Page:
U.S. healthcare costs in 2016 totaled $3.3 trillion, comprising 17.9% of our gross domestic product that year. These costs have been increasing for decades and far exceed how much other countries spend on healthcare. Increased costs have not led to better health outcomes. It is estimated that on average, U.S. hospital services cost 60% above average when compared to 12 other countries, including Italy, Australia, France, Sweden, Canada, Finland, Portugal, Israel, Slovenia, and Korea.
While it may be controversial to admit, I do not think there has been enough of an investment in preventive care in the U.S. Don’t get me wrong, it is exciting to develop new medications and medical devices, but efforts should also be made to help people before there is a need for such interventions. Granted, not all ailments can be prevented, but of those that can, we should work together as a society to decrease their prevalence.
Currently, most healthcare dollars are concentrated on a small group of patients. It is well known that healthcare costs can rise rapidly at the end of life for many people. However, not much attention is given to this “super-utilizers” group. The “super-utilizers” are patients with chronic illnesses that are in and out of the hospital frequently. We cannot ignore the impact of this patient population in the rising cost of healthcare. One study found that only 11% of patients in the highest care group were in the last year of life. Many of these patients in the highest care group are in fact the super-utilizers.
According to the Centers for Medicare & Medicaid Services, the breakdown of how U.S. healthcare dollars are spent is 32% hospitalizations, 20% physician and clinical services, 10% prescription drugs, and other services. As you can see, the majority of healthcare costs come from hospital costs. This suggests that more focus should be placed on keeping patients out of the hospital. In order to do this, there will need to be more Primary Care physicians available to see patients and increased access to care. We need to have reasonable charges for these visits and alternative ways to access physicians through phone calls and virtual visits as the costs of physicians visits have also been on the rise. (I will not delve into the intricacies of insurance and affordability of services as they are beyond the scope of this piece.)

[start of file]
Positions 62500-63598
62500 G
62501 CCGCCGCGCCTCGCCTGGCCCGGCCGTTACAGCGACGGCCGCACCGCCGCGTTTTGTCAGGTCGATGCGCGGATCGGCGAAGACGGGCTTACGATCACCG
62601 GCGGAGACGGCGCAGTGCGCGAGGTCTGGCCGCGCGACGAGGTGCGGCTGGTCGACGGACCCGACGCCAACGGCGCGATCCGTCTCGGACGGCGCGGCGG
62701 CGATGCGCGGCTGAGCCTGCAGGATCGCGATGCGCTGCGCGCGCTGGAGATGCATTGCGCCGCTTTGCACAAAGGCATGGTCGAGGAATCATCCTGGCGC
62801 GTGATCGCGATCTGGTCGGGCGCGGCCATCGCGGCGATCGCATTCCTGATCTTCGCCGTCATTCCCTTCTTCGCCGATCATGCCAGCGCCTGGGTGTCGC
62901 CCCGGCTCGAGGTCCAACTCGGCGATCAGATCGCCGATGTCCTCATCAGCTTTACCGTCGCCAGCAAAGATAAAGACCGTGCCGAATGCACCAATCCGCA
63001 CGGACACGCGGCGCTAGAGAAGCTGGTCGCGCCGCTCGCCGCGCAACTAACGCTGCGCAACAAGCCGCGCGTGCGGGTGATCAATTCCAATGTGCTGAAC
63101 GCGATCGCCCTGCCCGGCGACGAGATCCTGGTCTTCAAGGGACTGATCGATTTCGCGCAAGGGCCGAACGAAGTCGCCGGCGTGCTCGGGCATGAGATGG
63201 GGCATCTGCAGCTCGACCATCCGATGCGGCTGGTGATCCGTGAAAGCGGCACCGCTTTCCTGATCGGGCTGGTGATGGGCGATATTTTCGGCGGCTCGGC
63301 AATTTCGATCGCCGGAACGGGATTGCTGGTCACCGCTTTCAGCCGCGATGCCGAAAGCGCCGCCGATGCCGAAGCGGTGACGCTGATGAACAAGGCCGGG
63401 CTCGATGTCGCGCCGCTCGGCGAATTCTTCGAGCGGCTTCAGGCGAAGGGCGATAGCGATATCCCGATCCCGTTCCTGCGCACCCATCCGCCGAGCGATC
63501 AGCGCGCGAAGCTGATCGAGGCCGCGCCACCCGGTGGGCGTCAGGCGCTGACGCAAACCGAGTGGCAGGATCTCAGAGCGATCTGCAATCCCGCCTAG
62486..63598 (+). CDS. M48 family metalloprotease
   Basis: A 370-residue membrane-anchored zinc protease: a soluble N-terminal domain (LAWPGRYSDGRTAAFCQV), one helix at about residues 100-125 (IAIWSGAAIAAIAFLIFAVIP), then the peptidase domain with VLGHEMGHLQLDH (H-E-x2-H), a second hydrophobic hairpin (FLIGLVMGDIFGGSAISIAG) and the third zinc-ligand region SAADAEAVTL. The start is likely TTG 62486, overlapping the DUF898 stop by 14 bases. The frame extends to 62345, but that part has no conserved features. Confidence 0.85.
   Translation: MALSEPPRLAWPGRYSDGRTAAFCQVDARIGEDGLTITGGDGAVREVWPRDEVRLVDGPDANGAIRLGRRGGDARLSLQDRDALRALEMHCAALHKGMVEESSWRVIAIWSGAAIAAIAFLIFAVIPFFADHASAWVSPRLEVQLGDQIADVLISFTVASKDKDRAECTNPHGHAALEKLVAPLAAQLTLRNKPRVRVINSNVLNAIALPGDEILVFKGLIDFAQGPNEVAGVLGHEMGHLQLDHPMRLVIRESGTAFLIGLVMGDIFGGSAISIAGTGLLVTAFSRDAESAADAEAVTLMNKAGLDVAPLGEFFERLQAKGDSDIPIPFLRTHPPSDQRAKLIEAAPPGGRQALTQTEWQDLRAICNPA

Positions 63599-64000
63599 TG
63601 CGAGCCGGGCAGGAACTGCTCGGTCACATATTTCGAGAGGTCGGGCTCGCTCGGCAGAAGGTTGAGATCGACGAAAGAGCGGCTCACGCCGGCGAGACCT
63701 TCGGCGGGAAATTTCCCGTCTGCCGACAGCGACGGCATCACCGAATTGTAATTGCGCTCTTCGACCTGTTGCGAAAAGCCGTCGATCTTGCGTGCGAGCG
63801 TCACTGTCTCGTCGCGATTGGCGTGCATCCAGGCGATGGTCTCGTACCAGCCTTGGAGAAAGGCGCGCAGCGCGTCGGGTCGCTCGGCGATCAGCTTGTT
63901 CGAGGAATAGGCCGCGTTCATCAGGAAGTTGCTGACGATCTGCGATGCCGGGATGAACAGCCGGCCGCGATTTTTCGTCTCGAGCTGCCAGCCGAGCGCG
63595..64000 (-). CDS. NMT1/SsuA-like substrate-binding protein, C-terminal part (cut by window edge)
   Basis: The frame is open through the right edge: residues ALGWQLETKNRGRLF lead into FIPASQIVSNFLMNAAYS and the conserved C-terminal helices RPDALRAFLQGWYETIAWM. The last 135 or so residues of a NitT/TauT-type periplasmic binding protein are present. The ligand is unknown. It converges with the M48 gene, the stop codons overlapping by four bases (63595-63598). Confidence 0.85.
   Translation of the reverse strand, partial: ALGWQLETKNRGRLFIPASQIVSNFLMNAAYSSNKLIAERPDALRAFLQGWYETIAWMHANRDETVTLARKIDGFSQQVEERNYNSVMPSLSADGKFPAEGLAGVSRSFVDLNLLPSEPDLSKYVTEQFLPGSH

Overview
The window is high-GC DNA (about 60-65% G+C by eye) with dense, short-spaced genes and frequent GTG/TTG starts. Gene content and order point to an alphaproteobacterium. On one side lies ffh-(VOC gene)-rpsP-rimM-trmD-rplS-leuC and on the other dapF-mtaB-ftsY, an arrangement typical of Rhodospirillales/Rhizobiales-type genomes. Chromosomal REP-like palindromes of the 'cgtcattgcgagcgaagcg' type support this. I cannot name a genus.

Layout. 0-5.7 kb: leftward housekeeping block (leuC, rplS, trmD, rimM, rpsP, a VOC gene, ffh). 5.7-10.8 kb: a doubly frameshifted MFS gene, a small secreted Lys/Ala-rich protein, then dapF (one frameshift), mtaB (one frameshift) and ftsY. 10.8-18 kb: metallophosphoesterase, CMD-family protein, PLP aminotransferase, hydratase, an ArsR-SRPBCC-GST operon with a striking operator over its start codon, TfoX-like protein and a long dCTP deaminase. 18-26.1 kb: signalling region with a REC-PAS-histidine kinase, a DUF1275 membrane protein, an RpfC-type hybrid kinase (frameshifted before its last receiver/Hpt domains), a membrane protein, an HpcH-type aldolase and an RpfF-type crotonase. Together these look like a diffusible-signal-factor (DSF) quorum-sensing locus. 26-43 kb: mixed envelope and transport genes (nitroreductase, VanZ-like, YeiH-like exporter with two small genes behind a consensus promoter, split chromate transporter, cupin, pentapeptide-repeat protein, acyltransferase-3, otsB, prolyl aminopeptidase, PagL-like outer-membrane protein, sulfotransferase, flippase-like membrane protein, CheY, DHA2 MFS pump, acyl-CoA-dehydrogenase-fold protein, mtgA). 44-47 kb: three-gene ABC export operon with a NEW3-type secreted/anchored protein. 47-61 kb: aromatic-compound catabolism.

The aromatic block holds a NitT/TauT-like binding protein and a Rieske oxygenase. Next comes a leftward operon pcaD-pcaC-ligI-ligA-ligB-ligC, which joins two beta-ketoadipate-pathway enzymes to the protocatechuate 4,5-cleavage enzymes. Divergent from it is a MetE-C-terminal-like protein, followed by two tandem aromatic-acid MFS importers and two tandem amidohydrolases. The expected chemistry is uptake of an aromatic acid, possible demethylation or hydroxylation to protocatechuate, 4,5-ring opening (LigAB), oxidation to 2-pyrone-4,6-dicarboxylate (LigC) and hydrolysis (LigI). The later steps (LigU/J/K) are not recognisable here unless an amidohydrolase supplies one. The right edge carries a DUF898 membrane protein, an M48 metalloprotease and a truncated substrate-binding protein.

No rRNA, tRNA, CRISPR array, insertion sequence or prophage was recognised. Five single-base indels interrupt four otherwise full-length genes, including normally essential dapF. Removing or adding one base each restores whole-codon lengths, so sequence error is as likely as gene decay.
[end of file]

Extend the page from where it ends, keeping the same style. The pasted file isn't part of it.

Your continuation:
Super-utilizers will continue to grow as people are living longer and with more co-morbidities and we will not be able to continue to ignore this very important patient population. The costs of emergency room visits and hospital stays on the healthcare system are high. If patients are being repeatedly hospitalized for chronic illnesses, we will be fighting a losing battle.
In the same study that found that this high utilization group makes up the majority of healthcare costs also showed it includes patients with complex co-morbidities. We need Primary Care physicians and specialists working together to help manage these chronic illnesses and keep these patients out of the hospital. We need to shift toward preventive care and health education for many patients. We need to support our Primary Care physicians and encourage our healthcare system to support them.
According to the American Board of Internal Medicine, in 2016 there were 7,761 third-year residents and the following year there were 5,044 first-year fellows. The data suggests a large proportion of Internal Medicine residents go on to pursue fellowships. While not all first-year fellows start directly after the third year of residency and these numbers likely overestimate the percentage going into fellowship, this is still the majority of Internal Medicine residents —and the numbers continue to rise. On a positive note, there has been an increase in Family Medicine residents with 3,535 medical students matching into Family Medicine this year.
Medical students will not be enticed to go into Primary Care if they are not compensated fairly or do not encounter mentors during their training. We need to praise all the work Primary Care physicians are doing on the frontlines because change may actually come from simplifying healthcare and not by adding more complexity.
Dr. Fola Babatunde is a Cardiology fellow at the Washington University School of Medicine in St. Louis. She graduated from Harvard Medical School and completed her residency at Duke University Medical Center.
Dr. Babatunde is a 2018–19 Doximity Author.